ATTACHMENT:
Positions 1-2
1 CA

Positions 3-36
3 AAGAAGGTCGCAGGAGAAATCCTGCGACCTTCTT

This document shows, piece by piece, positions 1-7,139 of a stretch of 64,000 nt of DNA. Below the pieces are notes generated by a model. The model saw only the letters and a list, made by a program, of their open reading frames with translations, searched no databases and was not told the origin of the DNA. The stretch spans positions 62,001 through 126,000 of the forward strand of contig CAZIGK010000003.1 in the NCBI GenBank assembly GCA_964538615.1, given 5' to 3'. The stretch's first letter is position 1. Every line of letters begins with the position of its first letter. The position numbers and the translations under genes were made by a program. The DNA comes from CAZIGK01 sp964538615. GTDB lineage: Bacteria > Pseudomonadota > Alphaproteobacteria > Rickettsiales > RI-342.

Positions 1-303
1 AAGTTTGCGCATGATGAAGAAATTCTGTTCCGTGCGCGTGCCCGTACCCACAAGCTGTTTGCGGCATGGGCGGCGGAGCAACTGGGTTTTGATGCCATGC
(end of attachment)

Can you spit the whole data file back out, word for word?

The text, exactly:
Positions 1-2
1 CA

Positions 3-36
3 AAGAAGGTCGCAGGAGAAATCCTGCGACCTTCTT

This document shows, piece by piece, positions 1-7,139 of a stretch of 64,000 nt of DNA. Below the pieces are notes generated by a model. The model saw only the letters and a list, made by a program, of their open reading frames with translations, searched no databases and was not told the origin of the DNA. The stretch spans positions 62,001 through 126,000 of the forward strand of contig CAZIGK010000003.1 in the NCBI GenBank assembly GCA_964538615.1, given 5' to 3'. The stretch's first letter is position 1. Every line of letters begins with the position of its first letter. The position numbers and the translations under genes were made by a program. The DNA comes from CAZIGK01 sp964538615. GTDB lineage: Bacteria > Pseudomonadota > Alphaproteobacteria > Rickettsiales > RI-342.

Positions 1-303
1 AAGTTTGCGCATGATGAAGAAATTCTGTTCCGTGCGCGTGCCCGTACCCACAAGCTGTTTGCGGCATGGGCGGCGGAGCAACTGGGTTTTGATGCCATGC